visit the house where he was born he was whisked off the island.

This is why his return is not welcomed by all prominent Papuans.
"I think it would have been better if Mr Jouwe had met the
people and not just the government," says secretary general Leo
Imbiri of the Native Papuan Council. On a wall in his office is
an old newspaper article about the flag and the Papuan national
anthem with a photo of Jouwe. Imbiri thinks the special autonomy
Papua was granted in 2001 is not working. Legalising the Morning
Star is being thwarted by Jakarta, he says.

Imbiri can only observe how immigrants from the rest of
Indonesia gain more and more influence in Papua. On the road
between the airport and Jayapura he points to petrol stations,
hotels and shops. "Look, all of this belongs to the newcomers.
Those small houses from the Dutch period, they belong to

But Imbiri will not get the chance to say this to Jouwe. On
Tuesday morning, the old leader was forced to take an earlier
flight back to Jakarta.


Tuesday, March 24, 2009

Oil, Gas, Mining Updates from Indonesia

7 Reports:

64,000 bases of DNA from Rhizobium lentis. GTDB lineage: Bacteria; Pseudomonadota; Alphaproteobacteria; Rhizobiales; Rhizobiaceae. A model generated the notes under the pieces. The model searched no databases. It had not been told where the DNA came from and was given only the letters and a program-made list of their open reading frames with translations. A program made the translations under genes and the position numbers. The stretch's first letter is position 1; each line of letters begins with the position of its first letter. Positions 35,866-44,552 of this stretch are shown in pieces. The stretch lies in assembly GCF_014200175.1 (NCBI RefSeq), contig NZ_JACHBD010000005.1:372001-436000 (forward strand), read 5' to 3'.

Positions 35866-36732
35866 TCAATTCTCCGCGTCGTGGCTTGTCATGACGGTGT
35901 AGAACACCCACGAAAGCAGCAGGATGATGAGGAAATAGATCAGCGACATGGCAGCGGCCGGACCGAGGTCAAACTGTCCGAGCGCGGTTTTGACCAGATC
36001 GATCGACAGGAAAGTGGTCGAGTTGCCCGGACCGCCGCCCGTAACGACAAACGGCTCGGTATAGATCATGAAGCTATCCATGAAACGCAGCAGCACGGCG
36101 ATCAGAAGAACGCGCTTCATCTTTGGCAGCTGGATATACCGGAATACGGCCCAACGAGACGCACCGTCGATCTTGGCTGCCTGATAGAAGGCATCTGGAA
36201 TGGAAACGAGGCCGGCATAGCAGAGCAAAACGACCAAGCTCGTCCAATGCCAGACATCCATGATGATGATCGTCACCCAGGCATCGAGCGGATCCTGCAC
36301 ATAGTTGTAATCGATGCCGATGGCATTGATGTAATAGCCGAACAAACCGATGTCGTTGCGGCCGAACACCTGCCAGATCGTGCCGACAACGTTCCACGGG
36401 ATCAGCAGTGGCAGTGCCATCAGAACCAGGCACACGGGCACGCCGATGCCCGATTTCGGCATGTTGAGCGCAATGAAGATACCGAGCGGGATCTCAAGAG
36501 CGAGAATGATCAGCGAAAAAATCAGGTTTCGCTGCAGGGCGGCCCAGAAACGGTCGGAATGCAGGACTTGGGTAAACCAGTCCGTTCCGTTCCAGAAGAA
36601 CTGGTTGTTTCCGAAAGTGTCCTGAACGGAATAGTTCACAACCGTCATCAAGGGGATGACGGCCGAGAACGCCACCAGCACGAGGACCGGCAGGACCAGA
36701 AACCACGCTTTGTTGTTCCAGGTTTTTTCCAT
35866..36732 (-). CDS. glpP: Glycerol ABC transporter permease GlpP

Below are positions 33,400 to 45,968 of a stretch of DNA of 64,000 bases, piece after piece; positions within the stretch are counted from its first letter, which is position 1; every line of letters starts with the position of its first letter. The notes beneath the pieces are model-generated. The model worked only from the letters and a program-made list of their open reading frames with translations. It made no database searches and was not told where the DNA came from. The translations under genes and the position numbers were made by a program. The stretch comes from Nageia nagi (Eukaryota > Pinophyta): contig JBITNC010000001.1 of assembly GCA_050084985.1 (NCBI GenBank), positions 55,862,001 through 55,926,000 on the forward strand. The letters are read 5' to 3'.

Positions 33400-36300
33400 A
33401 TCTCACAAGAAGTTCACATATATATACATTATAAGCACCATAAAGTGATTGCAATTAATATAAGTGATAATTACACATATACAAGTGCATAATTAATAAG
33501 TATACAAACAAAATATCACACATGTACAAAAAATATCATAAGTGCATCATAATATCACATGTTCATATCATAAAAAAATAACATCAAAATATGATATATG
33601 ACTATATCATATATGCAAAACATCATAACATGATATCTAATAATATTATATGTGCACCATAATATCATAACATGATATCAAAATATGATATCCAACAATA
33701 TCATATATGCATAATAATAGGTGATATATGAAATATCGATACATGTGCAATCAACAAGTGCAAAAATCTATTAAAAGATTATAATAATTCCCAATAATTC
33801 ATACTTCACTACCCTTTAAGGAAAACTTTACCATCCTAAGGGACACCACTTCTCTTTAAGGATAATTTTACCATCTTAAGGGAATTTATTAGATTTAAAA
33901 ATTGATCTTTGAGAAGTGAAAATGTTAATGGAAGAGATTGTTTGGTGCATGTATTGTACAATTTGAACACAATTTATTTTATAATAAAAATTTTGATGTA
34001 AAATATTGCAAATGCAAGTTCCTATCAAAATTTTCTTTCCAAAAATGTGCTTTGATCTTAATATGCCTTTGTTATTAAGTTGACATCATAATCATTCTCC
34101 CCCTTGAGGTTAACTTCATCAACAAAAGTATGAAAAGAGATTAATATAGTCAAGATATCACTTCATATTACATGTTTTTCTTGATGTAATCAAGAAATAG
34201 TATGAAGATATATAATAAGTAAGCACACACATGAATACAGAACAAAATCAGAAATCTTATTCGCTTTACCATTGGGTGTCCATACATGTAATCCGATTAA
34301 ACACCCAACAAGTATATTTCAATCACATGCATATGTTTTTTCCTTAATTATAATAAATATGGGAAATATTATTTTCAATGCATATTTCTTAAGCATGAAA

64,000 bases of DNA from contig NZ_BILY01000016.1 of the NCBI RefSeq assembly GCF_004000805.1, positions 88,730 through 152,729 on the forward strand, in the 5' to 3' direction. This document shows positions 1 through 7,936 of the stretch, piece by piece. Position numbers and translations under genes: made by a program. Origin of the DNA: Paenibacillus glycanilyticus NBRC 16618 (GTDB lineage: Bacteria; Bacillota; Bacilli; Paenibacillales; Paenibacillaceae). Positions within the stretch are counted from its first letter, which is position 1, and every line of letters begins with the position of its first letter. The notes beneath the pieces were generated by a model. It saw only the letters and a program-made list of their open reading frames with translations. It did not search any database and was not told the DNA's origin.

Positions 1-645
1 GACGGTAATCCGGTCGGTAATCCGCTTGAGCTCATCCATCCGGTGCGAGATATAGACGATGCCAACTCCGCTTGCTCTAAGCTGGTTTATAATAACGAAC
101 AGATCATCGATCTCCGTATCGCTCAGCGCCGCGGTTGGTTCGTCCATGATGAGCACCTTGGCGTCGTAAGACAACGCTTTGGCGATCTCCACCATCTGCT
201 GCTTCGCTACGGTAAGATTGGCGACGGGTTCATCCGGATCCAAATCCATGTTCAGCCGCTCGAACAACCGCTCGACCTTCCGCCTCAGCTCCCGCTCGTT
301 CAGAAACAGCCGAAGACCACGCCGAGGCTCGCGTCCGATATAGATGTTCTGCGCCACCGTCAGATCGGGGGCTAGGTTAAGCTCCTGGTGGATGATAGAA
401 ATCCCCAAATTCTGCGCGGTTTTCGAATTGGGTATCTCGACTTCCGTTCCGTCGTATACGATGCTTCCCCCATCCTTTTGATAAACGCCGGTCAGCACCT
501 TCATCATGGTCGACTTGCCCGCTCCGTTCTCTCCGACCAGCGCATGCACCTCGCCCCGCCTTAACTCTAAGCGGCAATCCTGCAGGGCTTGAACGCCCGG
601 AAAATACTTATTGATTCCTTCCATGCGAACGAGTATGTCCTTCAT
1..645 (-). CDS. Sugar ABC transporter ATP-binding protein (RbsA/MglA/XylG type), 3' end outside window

(Courtesy Joyo News Service)

- Indonesia's Cirebon Electric Power To Receive $525 Mln In Loan

- JBIC Offers To Fund Expansion Of Indonesia's Muara Tawar Power

- Indonesian Govt, Medco, Lapindo To Supply Gas To Households

- Pertamina To Build $300 Mln Polypropylene Factory

- Indonesia's Pertamina shuts Cilacap aromatics unit Tuesday

- Pertamina To Raise Gasoline Inventory

- Indonesia Agrees To Japan, Taiwan, S Korea Cutting LNG Imports


Indonesia's Cirebon Electric Power To Receive $525 Mln In Loan

JAKARTA, March 24 Asia Pulse - PT Cirebon Electric Power, a
joint venture between local and foreign companies, is expected
to receive a loan of US$525 from a number of banks.

Cirebon Electric Power, which is 20 per cent owned by PT Indika
Energy (JSX:INDY), 32.5 per cent by Marubeni Corp. (TSE:8002),
27.5 per cent by Korea Midland Power Co. Ltd and 20 per cent by
Samtan Co. will build a power plant in Cirebon.

The loan fund from Bank of Tokyo-Mitsubishi, ING Bank, Mizhuo
Corporate Bank and Sumitomo Mitsui Banking Corp. (TSE:8318),
will be used to finance the construction of the 660-megawatt
power plant.

Retina Rosabai, the vice president for investor relations of
Indika Energy, said the financers have not given official
commitment, but the company hopes the loan would be available

Retina told the newspaper Investor Daily the coal fired power
plant project to be completed in 2011 , will cost around US$779


JBIC Offers To Fund Expansion Of Indonesia's Muara Tawar Power

JAKARTA, March 24 Asia Pulse - Japan Bank for International
Cooperation (JBIC) has offered to provide a loan of US$900
million to finance the capacity expansion of the Muara Tawar